Story: It's the year 2029 and South Korea has its own space program. With the "Woori" the country wants to send the second man to the moon. The entire world is watching the mission because the country's first attempt five years earlier ended in a disaster: three astronauts died. Unfortunately, the new space-faring nation is again down on its luck. Solar winds have cut off communication with the Woori. When they manage to reestablish contact, the ground station finds out that the spacecraft has been damaged. During the repair, an explosion occurs, and two of the three astronauts die. Hwang Seon-woo (Do Kyung-so) is the only one to survive unscathed. The mission seems to have failed, especially since no one is able to regain control over the Woori. That's why ground control brings Kim Jae-gook (Sol Kyung-gu) into the team. At first, he doesn't want to help, but when he finds out that the astronaut is the son of his colleague who took his own life five years ago, he wants to bring Seon-woo back to Earth. Despite getting Kim Jae-gook's help, the astronaut decides not to abort the mission and instead wants to land on the moon and collect some samples. However, this is where a lot of difficulties and problems start to unfold. For instance, there is a meteor shower approaching the Woori and the USA is not available to rescue the astronaut...
Review: With its introduction, which is reminiscent of a documentary and takes us into a not-too-distant future, "The Moon" wants to make clear that, despite all the science fiction aspects, realism is important to the filmmakers. So, it shouldn't come as a surprise that the flick leans towards works like "Gravity", but also undoubtedly aims at incorporating enough Hollywood suspense. The first problem that arises here, though, is the fact that the latter cannot really be paired with a supposedly high degree of realism. But that's not the only negative point either, because as is typical for a Korean production, there also has to be some melodrama. However, the reason why this never really works all too well is the weakly written characters. In the end, there are only a few individual scenes that manage to be captivating thanks to the setting and a few good performances.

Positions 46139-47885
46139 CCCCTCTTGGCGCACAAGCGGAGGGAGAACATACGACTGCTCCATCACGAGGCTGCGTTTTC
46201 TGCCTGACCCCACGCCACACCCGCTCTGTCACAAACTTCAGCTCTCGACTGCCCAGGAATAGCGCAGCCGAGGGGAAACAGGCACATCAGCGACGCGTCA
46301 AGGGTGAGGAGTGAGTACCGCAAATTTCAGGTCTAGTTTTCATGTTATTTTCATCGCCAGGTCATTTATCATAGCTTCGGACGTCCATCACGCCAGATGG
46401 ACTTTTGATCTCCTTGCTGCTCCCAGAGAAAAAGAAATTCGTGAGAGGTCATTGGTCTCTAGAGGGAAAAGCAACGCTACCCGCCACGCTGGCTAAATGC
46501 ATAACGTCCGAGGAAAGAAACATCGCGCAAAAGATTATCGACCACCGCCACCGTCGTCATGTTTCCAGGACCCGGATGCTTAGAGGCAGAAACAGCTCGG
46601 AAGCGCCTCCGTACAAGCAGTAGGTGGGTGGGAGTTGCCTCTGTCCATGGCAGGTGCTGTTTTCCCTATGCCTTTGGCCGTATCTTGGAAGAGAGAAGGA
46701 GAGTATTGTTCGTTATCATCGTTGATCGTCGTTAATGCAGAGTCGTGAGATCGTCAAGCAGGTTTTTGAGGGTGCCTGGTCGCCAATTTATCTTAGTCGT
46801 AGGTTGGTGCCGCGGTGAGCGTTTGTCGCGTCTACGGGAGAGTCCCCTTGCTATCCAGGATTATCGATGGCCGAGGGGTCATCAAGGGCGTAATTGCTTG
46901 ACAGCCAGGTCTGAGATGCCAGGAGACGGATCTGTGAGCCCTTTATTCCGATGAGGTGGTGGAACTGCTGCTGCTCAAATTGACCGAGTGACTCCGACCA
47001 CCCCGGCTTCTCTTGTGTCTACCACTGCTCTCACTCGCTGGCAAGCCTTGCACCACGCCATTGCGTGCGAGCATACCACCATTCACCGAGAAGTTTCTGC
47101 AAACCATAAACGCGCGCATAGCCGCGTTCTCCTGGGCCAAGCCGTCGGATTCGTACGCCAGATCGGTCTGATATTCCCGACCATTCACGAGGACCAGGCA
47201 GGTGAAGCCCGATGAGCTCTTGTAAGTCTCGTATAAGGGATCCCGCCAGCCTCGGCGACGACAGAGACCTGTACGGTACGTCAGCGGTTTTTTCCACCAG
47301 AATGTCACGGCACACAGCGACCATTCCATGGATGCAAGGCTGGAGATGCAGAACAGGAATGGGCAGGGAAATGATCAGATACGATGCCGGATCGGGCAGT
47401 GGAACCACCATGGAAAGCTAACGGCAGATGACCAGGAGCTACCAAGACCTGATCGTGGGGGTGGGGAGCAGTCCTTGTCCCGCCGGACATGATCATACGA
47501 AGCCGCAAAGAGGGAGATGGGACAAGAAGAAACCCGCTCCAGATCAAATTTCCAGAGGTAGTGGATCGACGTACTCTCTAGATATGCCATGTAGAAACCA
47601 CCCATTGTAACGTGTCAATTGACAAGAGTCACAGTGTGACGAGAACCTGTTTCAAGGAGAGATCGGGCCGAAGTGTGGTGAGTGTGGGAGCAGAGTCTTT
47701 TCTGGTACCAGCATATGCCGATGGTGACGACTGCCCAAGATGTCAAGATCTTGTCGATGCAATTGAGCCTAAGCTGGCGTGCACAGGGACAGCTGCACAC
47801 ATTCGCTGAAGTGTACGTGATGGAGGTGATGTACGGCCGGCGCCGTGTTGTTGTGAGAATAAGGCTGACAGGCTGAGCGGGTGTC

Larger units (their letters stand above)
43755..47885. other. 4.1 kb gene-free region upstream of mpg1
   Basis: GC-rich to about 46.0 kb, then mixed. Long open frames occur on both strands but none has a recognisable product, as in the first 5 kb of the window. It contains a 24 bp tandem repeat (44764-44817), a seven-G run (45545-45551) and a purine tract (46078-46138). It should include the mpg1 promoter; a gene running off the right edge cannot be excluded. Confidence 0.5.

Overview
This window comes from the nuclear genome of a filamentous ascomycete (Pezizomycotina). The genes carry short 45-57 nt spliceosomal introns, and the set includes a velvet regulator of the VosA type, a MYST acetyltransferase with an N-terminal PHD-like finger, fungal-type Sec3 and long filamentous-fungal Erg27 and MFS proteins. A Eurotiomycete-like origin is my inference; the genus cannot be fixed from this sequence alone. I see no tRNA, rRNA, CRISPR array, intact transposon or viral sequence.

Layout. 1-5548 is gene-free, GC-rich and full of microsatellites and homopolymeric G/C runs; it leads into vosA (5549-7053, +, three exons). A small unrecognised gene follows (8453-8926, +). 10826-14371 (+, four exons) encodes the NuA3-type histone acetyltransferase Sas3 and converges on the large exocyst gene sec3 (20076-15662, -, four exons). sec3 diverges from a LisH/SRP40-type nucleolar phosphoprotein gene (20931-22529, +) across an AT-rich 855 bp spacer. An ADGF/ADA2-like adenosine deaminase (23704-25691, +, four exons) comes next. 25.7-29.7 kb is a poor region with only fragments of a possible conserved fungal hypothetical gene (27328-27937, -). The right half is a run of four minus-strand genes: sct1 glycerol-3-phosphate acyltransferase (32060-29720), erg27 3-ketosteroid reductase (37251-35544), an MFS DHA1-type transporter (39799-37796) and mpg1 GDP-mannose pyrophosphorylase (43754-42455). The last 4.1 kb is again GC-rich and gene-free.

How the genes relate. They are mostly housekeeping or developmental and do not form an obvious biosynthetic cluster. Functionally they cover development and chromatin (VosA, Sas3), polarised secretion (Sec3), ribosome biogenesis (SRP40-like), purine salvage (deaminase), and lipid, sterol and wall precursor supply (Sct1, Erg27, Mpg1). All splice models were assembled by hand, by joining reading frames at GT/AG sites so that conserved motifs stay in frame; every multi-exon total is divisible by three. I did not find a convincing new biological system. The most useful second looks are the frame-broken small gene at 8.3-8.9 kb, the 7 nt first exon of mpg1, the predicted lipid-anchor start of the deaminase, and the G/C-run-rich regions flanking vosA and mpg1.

This is not the first time Korea has gone to the moon. For example, the Netflix series "The Silent Sea" was set in a research station on the earth satellite. Here, we are not that far ahead yet, though, because "The Moon" is about the prestige project of being the second nation on earth to send someone to the moon. And so, it shouldn't come as a surprise that the word "Korea" is mentioned quite often. With this level of nationalism that simply cannot go unnoticed, you just have to feel reminded of China - or even the USA, from which the filmmakers clearly adopted the outrageous and predictable story elements. "The Moon" certainly creates suspense, but more in a fast-food style. If you ask yourself during a docking maneuver whether there wasn't supposed to be a meteor shower, and then, of course, an impact catapults the hero away from his safe way home at the last second, this is hardly ... surprising.
Things like that happen all the time. Can you seriously call it suspense when the astronaut is almost home, but all it takes is a look at the run-time to know that a lot of things still have to go wrong? At some point, you don't feel seriously involved anymore, and that's also because Seon-woo, played by Do Kyung-so ("My Annoying Brother"), doesn't get a real backstory. In the end, he does have a connection to Jae-gook, but that doesn't help that much at that point anymore. In general, you have to wonder what the idea behind Jae-gook's character was. He is always gloomy, brooding, remembers the past in fragments and is plagued by inner demons, but we are hardly interested in him because there is actually a crisis in the here and now to manage. So, we get melodrama just for the sake of melodrama. Which is extremely irritating.
Towards the end, of course, the whole thing dissolves and Jae-gook's behavior makes more sense - but then it's simply too late. At least the characters become a bit more human with that. It would just have been nice if that had already been the case when we were supposed to be interested in whether they survive or not. At least, Sol Kyung-gu ("Kill Boksoon") is able to be convincing here and there. Nevertheless, some of the supporting characters are pretty flat, and with Jae-gook's assistant you even have to wonder what purpose she is supposed to serve. Often enough, she has extremely important information, but she isn't able to get it to anyone because she lacks perseverance. She is probably meant to represent the comic relief, but for that the movie simply lacks humor. Apart from that, the conflict between Korea and the U.S. is pretty far-fetched and only exists to build up a little more suspense. In any case, the entanglements are just not logical.
While the moon and the special effects on it are convincing, there are a few scenes in space that make it hard to see the realism that "The Moon" so eagerly wants to convey. Most of the time, however, the movie manages to live up to its name as a blockbuster. There are constantly new developments that get the adrenaline flowing, but the drama that is constantly interspersed only makes you yawn. Director Kim Yong-hwa ("Along With the Gods") knows what he wants, and he is also able to bring his vision to the screen. Still, this is not a sci-fi movie with documentary elements aiming for realism, instead it is just simple popcorn cinema with Korean peculiarities (= melodrama wherever possible). With its 129 minutes "The Moon" clearly is long drawn-out and sometimes you get the impression that the flick is just not good. Other times, though, the movie can be surprisingly thrilling, as long as you can get on board with the predictable elements. It's simply shallow evening entertainment.